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Tag Archives for " Russia "

Leaks and lawsuits blight Russia facial recognition

The rise of cloud computing and AI technologies have popularised the technology globally, with supporters saying it promises greater security and efficiency.

With more than 105,000 cameras, Moscow boasts one of the world’s most comprehensive surveillance systems. It became fully operational this year and authorities say it has cut crime and helped the city enforce coronavirus lockdown restrictions.

But the backlash is growing, too, as critics say benefits come at the cost of lost privacy and increased surveillance. The rights activists say cameras have been used to monitor political rallies and a lack of clear rules allows for abuse.

Full article: Leaks and lawsuits blight Russia facial recognition

Wheely ride-hailing app writes to UK privacy watchdog over Moscow data demands

The ride-hailing app Wheely has written to the UK’s Information Commissioner’s Office (ICO) after claiming it is being pressured into potentially breaking European privacy law by handing over data on its journeys to the Moscow Department of Transportation (MDOT).

The company, which has its headquarters in London, last month had its Russian subsidiary suspended from operating by a Moscow court for 90 days, after it refused to hand over the information that it argues could be used to breach the privacy of individual customers.

Source: Wheely ride-hailing app writes to UK privacy watchdog over Moscow data demands

Academic Project Used Marketing Data to Monitor Russian Military Sites

Cellphone location data purchased from marketers enabled researchers at Mississippi State to track the movements of Russian generals. The data have major implications for national-security and law-enforcement agencies, too.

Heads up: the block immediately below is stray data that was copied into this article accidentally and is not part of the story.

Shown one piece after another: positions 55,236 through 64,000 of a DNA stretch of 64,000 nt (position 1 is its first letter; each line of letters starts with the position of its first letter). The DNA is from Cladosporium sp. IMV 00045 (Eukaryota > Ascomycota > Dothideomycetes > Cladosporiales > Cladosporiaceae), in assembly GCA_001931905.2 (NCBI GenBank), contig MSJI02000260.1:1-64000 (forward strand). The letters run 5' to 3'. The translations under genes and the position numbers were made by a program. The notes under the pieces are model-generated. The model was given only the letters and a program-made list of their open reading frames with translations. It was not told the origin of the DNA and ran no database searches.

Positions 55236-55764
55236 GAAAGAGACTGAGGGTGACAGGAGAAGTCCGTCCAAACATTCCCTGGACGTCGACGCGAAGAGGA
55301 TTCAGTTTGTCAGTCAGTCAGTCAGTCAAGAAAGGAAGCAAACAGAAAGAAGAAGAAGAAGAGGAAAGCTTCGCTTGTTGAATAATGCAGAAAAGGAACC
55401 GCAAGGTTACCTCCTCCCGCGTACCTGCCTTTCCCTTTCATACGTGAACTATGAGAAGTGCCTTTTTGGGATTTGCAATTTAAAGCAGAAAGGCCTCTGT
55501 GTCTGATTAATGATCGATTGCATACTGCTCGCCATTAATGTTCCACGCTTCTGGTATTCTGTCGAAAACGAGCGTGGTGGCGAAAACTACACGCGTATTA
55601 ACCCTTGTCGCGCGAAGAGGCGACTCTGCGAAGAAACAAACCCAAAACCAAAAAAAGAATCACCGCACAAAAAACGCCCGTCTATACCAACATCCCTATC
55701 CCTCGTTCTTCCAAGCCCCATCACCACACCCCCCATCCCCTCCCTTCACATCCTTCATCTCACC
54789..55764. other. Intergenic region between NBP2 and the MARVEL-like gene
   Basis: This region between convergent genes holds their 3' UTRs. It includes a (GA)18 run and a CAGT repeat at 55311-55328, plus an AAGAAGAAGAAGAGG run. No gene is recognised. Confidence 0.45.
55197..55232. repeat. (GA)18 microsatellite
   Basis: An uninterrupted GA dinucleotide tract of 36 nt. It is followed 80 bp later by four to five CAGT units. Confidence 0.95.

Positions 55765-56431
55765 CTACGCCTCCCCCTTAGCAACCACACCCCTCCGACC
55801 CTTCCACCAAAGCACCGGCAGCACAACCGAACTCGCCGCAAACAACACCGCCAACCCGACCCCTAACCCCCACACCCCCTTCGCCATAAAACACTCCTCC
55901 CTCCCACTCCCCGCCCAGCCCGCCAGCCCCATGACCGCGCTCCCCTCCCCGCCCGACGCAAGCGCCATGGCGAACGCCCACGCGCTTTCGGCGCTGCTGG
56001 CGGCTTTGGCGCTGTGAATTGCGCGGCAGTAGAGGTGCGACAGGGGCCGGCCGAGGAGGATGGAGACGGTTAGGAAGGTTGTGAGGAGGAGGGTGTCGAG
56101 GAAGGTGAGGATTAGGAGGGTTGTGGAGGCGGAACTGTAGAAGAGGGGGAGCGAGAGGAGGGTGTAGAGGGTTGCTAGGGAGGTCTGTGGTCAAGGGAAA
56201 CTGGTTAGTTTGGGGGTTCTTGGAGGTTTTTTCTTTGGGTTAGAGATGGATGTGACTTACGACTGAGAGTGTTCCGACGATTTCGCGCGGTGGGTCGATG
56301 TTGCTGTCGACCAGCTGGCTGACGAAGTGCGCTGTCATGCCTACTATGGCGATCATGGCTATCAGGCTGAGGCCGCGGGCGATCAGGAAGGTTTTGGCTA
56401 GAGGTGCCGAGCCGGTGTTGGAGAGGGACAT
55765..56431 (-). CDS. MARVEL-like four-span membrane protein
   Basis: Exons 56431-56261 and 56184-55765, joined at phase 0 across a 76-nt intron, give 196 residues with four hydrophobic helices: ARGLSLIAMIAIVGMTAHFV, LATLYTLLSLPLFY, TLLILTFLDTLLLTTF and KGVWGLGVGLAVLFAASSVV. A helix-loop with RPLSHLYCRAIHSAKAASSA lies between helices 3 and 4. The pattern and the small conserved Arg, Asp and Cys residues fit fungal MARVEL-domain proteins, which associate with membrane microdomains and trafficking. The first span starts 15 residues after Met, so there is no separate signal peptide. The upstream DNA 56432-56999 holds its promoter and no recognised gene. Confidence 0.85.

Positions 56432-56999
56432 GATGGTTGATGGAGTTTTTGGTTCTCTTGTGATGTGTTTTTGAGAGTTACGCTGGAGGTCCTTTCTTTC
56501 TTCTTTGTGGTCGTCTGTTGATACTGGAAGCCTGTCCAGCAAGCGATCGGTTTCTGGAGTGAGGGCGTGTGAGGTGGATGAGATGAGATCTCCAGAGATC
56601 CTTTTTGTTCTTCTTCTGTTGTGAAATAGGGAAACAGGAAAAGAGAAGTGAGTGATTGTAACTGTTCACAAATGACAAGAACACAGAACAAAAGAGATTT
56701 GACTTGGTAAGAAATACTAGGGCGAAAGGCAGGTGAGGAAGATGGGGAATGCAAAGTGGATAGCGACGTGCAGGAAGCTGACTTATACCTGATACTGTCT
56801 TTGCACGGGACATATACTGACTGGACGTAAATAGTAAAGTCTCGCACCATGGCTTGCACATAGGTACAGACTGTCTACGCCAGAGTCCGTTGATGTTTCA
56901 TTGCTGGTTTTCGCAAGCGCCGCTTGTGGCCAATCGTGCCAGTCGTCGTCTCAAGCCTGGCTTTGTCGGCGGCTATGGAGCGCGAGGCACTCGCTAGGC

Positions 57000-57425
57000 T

At one of the locations, the Nyonoksa Missile Test Site in northern Russia, the group identified 48 mobile devices present on Aug. 9, one day after a mysterious radiation spike there generated international headlines and widespread speculation that a Russian missile test had gone wrong.

Source: Academic Project Used Marketing Data to Monitor Russian Military Sites – WSJ

Germany proposes first-ever use of EU cyber sanctions over Russia hacking

Berlin has officially called for the use of a new EU sanctions framework to target Russian individuals following the 2015 hack attack against the German parliament’s IT system, an inquiry has revealed.

If agreed, the plan, which was recommended by Berlin last month, would be the first use of an EU cyber sanctions regime adopted in 2017.

Source: Germany proposes first-ever use of EU cyber sanctions over Russia hacking | News | DW | 12.07.2020

Russian use of facial recognition technology challenged at ECHR

Activist Alyona Popova and politician Vladimir Milov have lodged a complaint to the European Court of Human Rights (ECHR) about Russia’s use of facial recognition technology.

The lawsuit is the first laid before the court challenging use of the technology for mass surveillance, according to Human Rights Watch, citing Popova’s and Milov’s lawyer, Kirill Koroteyev.

Source: Russian use of facial recognition technology challenged at ECHR

Russia to Install ‘Orwell’ Facial Recognition Tech in Every School

More than 43,000 Russian schools will be equipped with facial recognition cameras ominously named “Orwell”.